Inside Luis Jiménez’s American Southwest

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AUSTIN, Texas – With feet and tail flying in the air, an Electric Blue Mustang ridden by a cowboy dives towards a longhorn as it leaps over our heads. The hooves of the two animals meet on a small patch of land where insects and small animals crawl. A nearby skull resting on a spear commemorates the Native Americans displaced by Anglo invaders, and a barbed wire fence signals our proximity to the US-Mexico border. This huge, captivating sculpture “Progress II” (1976/1999) by Luis Jiménez amazes us with its forms that defy gravity and its sparkling colors. But it also contains moving messages about the complex history, culture and landscape of the artist’s homeland.

The American Southwest was at the center of Jiménez’s life and work. Born in 1940 in El Paso, Texas to an immigrant family, the artist grew up in a world dominated by cowboys, cacti, and rattlesnakes, all of which later appeared in his drawings, prints, and fiberglass sculptures. Apart from a brief period in which he lived in New York City in the late 1960s, Jiménez spent his career in the southwestern United States. Fifteen years after the artist’s tragic death in an accident at his studio in Hondo, New Mexico, Border Vision: Luis Jiménez ‘Southwest at the Blanton Museum of Art examines the crucial role this often marginalized and misunderstood location played in his artwork.

Installation view of Border Vision: Luis Jiménez’s Southwest, Blanton Museum of Art, University of Texas at Austin

Jiménez grew up in a strictly Protestant household. Excluded from parties and other social engagements, the young artist spent the time drawing the native animals and insects from the hills near his family’s home. From the age of six, he also worked in his father’s electrical sign workshop, where he learned about some of the industrial materials, bold colors, and accents of light that would appear in his later works of art. As a teenager, Jiménez wasn’t allowed to date or take part in dances, so he taught himself to restore classic cars with fiberglass. This material became Jiménez’s unlikely choice for his visual arts and a connection to his roots.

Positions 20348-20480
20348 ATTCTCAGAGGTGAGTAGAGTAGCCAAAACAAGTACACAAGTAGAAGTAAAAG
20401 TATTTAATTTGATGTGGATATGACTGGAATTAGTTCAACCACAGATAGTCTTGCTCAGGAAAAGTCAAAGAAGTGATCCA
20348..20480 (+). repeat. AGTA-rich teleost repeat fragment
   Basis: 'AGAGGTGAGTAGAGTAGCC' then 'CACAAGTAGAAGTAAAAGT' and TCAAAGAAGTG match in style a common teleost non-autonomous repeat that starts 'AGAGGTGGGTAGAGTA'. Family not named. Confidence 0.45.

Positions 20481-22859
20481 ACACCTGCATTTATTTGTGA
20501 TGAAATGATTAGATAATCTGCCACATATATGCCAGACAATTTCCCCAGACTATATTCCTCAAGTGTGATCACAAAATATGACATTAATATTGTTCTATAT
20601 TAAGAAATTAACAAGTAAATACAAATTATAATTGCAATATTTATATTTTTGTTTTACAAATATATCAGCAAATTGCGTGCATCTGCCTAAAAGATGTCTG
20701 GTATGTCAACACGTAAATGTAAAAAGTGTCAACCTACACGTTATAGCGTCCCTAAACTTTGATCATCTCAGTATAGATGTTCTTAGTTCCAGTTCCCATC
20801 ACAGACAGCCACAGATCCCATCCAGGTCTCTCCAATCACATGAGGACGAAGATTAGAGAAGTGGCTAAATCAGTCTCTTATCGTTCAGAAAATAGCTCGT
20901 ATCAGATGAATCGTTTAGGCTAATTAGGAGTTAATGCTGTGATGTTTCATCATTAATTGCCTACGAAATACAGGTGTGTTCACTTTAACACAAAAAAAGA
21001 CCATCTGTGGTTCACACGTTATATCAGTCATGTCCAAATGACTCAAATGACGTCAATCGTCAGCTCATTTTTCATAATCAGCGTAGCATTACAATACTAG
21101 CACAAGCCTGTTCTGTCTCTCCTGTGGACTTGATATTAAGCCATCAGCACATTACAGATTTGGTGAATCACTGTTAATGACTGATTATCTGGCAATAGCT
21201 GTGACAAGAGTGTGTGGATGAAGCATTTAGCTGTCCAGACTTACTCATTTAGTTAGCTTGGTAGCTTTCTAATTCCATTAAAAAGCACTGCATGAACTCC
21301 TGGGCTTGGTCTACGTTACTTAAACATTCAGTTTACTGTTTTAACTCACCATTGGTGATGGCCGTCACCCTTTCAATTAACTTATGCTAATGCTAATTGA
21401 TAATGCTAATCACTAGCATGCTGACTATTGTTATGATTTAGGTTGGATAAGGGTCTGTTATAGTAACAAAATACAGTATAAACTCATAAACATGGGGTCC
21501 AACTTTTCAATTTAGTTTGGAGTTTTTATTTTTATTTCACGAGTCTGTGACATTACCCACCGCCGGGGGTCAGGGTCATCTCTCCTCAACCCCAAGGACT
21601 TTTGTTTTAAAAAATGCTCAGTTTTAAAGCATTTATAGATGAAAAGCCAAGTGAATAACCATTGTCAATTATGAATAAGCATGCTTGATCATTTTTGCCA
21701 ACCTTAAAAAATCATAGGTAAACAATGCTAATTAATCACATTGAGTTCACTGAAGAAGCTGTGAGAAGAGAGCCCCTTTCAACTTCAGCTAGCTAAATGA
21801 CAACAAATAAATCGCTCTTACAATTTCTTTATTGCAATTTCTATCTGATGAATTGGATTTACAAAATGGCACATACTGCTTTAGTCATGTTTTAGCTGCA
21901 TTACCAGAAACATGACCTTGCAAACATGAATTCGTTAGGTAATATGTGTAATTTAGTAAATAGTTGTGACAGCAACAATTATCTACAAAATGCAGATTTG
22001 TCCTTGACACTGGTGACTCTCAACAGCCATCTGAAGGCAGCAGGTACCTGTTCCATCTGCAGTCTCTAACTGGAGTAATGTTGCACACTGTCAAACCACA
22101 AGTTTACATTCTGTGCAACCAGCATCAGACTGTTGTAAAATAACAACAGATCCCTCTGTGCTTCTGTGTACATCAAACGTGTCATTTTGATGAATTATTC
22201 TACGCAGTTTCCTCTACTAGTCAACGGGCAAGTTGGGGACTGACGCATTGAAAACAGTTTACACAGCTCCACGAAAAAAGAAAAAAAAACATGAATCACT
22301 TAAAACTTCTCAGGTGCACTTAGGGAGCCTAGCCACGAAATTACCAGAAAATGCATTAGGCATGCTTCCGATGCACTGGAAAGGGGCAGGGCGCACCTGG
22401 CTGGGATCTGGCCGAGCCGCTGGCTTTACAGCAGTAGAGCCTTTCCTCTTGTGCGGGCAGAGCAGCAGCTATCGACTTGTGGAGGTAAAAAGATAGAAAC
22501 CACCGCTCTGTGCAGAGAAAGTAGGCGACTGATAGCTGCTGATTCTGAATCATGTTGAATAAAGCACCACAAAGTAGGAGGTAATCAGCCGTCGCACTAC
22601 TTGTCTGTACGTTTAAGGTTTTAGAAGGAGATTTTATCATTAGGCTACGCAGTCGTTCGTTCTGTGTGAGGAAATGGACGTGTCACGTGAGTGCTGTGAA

Mexican immigrants, rabbits, and firefighters all appear in Jiménez’s fiberglass sculptures. “If my pictures were to come from popular culture, I wanted a material that didn’t carry the cultural baggage of marble or bronze,” said Jiménez. But despite his unorthodox material and subjects, he was deeply invested in some aspects of Western art tradition. After initially studying architecture, he switched to the fine arts in the final year of his studies. “Most teachers at the time focused on Abstract Expressionism,” said curator Florencia Bazzano of Hyperallergic on a recent tour of the exhibition. “He wanted to do figuration, so he went against the current.”

Luis Jiménez, “Cholo and Van with Popo and Ixta” (1997), lithograph, 27 x 39 inches (Collection of Gilberto Cárdenas, Austin © Luis Jiménez / Artists Rights Society (ARS), New York)

Jiménez’s careful attention to human muscles, movement, and balance is indeed reminiscent of the work of Rodin and Greek sculpture, and he was also a master draftsman. Dynamic drawings and prints document Jiménez’s uncanny ability to capture the figure in motion, but they also document his commitment to representing his community on their own terms. Jiménez ‘1997 lithograph “Cholo and Van with Popo and Ixta” connects the worlds of everyday people with ancient myths. The van, driven by a man with a snake tattoo, features a mural depicting star-crossed lovers Popocatépetl and Ixtaccíhuatl, an iconic couple that appears on countless Mexican calendars and restaurant walls. In another lithograph, “Baile con la Talaca (Dance with Death)” (1984), the artist shows himself dancing with the Mexican embodiment of death, La Talaca (or Calaca), and shows Jiménez’s close connection to his sense of the Mortality and the culture of his ancestors.

“His approach to art is clearly shaped by a rasquache or underdog aesthetic,” Bazzano told Hyperallergic. “He looked at normal working class people and aspects of their lives.” Jiménez’s unique blend of pop, Chicano and classical art presents a critical, colorful and human view of the Southwest that is relevant to this day.

Luis Jiménez, “Dance with the Talaca [Dance with Death]“(1984), lithograph sheet, 39 1/8 x 26 7/8 in., Blanton Museum of Art, University of Texas at Austin (Archer M. Huntington Museum Fund, 1985 © Luis Jiménez / Artists Rights Society (ARS), New York )

Luis Jiménez, “Progress Suite” (1979), lithograph, 23 1/2 x 35 inches (Collection by Irene Branson, Austin, © Luis Jiménez / Artists Rights Society (ARS), New York)

Installation view of Border Vision: Luis Jiménez’s Southwest, Blanton Museum of Art, University of Texas at Austin

Border Vision: Luis Jiménez ‘Southwest continues at the Blanton Museum of Art (200 East Martin Luther King Jr. Boulevard, Austin) through January 16, 2022. The exhibition was curated by Florencia Bazzano.

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Inside Luis Jiménez’s American Southwest